In years past, we’d be looking forward to three more days of films, but the film fest was shortened this year. Not sure if that’s going to be a permanent thing or not, but it worked out well for us this year: We’re just about all movied out.

Wisconsin Film Festival | 10:27 am CDT
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Wisconsin Film Festival 2015Meru is the most technically challenging mountain climb in the Himalayas, and although many teams had tried to reach the summit, all had failed when Conrad Anker, Jimmy Chin and Renan Ozturk teamed up to climb it. Not only is this a hair-raising story, it’s got some of the most amazing eye candy ever, not least of which is at the top of the mountain, a blade of granite known to climbers as The Shark’s Fin that is so narrow, they had to straddle it with their legs to climb to the summit.

Meru | 7:32 am CDT
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Wisconsin Film Festival 2015Anima is a blogger in Damascus at the time of the Syrian uprising who is reported missing and feared kidnapped by the Assad regime for her outspoken views. When fellow bloggers begin to network together to win Anima’s freedom, they learn that apparently nobody has met her and she was not seen at the meetings and protests she wrote about. The Anima Profile documents the unmasking of the hoaxer behind Anima’s blog posts.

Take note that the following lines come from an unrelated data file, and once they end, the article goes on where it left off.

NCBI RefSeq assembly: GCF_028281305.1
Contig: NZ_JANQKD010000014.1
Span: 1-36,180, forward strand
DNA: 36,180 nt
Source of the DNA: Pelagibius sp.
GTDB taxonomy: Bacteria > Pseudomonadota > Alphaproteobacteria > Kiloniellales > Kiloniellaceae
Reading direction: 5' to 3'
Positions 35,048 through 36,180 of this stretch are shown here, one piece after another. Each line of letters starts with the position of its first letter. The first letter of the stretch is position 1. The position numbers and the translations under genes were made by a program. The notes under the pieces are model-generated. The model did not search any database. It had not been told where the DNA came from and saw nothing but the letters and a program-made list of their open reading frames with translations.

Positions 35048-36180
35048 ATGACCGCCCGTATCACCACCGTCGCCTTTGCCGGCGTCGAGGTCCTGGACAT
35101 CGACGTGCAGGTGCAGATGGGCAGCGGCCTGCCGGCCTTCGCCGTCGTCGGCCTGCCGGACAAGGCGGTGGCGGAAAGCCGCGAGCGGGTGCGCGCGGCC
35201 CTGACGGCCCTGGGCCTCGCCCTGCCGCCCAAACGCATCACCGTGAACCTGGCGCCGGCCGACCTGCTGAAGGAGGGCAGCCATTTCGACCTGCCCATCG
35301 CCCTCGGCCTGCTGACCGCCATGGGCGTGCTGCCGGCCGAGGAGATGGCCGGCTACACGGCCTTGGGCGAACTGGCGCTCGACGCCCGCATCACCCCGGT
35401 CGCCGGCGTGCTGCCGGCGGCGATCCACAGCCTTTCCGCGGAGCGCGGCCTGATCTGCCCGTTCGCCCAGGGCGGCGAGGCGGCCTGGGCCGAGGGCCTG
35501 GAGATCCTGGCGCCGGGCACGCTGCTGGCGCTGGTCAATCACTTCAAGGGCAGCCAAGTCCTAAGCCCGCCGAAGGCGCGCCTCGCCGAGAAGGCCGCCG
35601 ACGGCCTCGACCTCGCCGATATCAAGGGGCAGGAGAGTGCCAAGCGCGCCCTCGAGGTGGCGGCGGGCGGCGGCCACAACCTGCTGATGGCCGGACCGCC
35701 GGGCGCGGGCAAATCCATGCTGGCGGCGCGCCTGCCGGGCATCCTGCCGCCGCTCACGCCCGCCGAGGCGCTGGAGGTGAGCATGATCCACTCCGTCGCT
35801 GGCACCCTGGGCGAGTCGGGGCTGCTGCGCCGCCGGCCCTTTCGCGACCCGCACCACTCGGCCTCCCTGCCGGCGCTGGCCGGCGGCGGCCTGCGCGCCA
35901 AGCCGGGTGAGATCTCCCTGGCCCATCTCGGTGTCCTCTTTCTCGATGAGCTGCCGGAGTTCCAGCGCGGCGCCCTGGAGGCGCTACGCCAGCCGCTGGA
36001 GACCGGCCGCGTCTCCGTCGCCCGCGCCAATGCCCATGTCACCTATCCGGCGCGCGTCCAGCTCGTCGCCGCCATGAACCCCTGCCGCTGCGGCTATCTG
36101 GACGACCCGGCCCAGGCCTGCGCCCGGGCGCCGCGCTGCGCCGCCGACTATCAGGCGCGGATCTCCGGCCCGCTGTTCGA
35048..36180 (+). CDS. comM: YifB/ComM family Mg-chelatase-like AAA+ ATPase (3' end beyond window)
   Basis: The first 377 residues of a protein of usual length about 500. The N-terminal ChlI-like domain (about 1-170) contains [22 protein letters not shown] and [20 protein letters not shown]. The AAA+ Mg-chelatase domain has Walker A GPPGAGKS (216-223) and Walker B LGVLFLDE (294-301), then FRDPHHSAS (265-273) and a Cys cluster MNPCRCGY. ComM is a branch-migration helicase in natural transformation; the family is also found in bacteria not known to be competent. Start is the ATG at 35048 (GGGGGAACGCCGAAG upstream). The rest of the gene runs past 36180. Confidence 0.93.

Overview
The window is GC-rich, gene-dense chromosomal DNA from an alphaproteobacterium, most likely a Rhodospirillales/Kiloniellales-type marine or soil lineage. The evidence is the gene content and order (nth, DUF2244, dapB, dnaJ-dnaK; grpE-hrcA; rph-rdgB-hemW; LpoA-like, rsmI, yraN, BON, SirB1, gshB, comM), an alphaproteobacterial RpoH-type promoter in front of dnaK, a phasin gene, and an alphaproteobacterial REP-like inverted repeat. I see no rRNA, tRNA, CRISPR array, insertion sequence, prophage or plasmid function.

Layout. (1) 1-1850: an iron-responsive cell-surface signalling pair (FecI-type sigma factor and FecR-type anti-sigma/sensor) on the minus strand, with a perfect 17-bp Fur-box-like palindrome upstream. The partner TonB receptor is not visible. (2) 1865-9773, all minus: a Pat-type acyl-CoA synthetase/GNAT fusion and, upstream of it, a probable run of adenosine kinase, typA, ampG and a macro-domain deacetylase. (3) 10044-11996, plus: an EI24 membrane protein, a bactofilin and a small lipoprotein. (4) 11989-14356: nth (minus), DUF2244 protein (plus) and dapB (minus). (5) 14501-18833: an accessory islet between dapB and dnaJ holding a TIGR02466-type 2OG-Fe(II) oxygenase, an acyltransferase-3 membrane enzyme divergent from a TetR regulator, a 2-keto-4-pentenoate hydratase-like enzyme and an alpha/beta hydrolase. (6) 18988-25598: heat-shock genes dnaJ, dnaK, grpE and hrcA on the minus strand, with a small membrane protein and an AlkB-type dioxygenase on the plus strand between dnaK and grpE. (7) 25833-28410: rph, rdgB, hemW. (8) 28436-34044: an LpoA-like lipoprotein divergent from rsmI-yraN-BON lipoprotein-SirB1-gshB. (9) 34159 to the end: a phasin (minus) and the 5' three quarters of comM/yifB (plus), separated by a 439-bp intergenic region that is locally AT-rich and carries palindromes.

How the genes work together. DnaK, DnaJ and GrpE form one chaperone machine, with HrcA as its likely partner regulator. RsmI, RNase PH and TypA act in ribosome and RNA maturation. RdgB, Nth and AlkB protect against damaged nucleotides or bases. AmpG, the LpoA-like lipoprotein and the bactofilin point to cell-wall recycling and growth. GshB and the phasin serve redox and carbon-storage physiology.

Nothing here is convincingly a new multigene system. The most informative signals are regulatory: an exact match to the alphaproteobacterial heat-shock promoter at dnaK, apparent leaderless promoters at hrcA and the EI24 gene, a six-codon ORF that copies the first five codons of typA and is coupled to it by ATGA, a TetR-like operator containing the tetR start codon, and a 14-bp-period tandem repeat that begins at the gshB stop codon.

The Anima Profile | 7:22 am CDT
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Wisconsin Film Festival 2015Clarence is one of those souls who is seemingly indefatigable, always upbeat, and shares a kind word with everyone he meets. An 87-year-old veteran, Clarence decides to finish college and earn a degree now that his children are grown. He presses on even when medical problems threaten to stop him, and becomes the oldest graduate of UW-Milwaukee. A truly inspiring film.

Clarence | 7:16 am CDT
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Thursday, April 16th, 2015

Wisconsin Film Festival 2015Not sure exactly what we were supposed to get from the documentary Western about the sister cities of Eagle Pass, Texas, and Piedras Negras, in Mexico. I’m always happier when the director steps back out of the frame to let the people and their situations tell the story, but in this film the people and the situations did not complete the story and I was left wondering who they were or what they were doing.

Western | 8:27 am CDT